The prime reason behind the Unit’s incapacitywas its unaligned objectives with the company’s objectives as a whole; the objective of practicing a culture that would lead the ART individuals and work teams to go ahead and take risks of thinking out of the box. The manager of the Filtration Unit had a firm belief in the potential of the product itself but it failed the first two times it was launched. The critical point to observe here is this very situation lead the team to believe that the product was a failure whereas the other factors related to a launch of the mini water oxidation filter were dismissed. This scenario was the consequence of decentralized structure policy at ART which always worked out for the best for the company but with the Filtration Unit it did not go so well as the top managers were inefficient with the product planning as well managing the staff. The result was de motivated employees that had already faced the failure of same product twice. They were in need forforceful leadership that would enforce the credibility of the Unit back by coming up with a successful product.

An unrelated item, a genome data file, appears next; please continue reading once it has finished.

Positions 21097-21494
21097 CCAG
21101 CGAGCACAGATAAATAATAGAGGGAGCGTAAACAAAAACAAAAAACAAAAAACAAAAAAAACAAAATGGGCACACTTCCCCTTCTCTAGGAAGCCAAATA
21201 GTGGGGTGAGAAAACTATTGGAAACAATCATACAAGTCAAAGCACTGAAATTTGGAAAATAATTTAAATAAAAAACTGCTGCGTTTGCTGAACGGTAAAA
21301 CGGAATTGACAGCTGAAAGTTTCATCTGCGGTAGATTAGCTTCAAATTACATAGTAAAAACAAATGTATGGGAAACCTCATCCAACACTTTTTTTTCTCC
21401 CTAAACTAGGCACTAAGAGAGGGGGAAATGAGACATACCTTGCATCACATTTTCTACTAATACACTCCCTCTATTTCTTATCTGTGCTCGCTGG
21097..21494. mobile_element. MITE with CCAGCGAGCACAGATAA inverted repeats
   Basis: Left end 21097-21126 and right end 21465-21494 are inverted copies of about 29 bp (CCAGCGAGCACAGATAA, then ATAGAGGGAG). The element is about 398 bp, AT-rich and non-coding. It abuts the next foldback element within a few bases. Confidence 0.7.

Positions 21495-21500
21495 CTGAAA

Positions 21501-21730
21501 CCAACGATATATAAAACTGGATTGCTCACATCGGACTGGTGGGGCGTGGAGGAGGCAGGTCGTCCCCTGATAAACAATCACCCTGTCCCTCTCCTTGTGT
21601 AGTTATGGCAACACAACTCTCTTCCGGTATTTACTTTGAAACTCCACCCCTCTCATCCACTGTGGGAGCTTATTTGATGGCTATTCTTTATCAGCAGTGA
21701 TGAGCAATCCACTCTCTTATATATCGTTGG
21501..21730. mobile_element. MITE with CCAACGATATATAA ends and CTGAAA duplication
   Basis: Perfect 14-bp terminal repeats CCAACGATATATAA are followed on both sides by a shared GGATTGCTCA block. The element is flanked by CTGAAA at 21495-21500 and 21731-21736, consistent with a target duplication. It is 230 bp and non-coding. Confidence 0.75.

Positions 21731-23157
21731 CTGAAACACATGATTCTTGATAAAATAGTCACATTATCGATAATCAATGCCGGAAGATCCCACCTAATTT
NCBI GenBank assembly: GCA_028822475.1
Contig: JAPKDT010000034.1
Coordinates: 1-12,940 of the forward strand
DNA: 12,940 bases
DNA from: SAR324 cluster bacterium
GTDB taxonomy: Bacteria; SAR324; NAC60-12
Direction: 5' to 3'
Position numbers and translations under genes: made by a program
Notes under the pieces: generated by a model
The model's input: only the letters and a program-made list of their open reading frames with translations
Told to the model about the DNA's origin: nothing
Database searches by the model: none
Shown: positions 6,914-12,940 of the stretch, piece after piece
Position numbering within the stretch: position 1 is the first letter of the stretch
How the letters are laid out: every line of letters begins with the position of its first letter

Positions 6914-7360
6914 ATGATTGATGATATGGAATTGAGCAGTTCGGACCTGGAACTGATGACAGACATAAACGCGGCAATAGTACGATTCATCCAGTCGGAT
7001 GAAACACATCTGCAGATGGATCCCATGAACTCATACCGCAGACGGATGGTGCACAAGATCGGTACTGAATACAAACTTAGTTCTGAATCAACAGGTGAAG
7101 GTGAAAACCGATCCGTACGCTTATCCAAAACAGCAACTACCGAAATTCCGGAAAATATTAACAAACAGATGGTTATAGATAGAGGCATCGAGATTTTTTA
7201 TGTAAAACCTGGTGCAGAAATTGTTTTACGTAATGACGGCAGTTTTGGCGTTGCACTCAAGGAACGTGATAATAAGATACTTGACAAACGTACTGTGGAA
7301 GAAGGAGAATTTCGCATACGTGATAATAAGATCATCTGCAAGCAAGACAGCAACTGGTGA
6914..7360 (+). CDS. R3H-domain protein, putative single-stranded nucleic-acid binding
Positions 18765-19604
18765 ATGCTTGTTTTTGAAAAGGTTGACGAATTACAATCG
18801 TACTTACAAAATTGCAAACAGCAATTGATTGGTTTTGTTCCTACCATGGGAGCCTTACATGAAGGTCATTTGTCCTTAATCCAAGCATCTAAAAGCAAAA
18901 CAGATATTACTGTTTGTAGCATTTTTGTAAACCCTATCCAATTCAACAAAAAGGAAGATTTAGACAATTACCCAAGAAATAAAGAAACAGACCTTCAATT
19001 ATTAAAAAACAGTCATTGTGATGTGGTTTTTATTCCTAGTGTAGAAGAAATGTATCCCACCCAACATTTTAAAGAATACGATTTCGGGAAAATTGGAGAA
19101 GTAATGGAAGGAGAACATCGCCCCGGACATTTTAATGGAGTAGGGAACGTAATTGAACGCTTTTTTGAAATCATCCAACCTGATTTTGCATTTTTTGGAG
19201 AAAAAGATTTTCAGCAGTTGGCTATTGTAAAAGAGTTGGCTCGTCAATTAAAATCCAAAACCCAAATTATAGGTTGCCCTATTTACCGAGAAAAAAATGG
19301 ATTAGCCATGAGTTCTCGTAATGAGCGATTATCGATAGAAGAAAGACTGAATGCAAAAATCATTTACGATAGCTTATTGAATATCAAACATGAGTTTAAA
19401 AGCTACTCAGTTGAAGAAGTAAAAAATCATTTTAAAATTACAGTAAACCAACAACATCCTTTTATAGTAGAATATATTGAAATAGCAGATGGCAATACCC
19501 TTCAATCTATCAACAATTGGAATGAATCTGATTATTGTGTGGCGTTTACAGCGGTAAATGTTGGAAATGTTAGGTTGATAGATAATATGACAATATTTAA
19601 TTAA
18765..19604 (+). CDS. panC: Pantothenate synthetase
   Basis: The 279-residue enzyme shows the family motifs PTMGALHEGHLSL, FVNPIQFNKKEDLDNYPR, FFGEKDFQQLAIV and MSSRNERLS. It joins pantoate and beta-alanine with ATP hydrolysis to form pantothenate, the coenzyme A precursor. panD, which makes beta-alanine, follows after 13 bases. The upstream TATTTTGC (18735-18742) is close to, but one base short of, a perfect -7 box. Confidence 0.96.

This was brought about with the addition of the new business manager, Peter Vyas, and the newly appointed vice president, Cynthia Jackson, for the Filtration Unit. Janice Wagner recruited by the Business Manager was a key addition for the firm since her contribution of highlighting the opportunities, market analysis, and target markets insights turned out to be extremely useful for the product later one. It was the broad categories of target markets presented by her after thorough market analysis that helped in the phase one of the Jackson’s Three-Phase-Process which will be analysed later.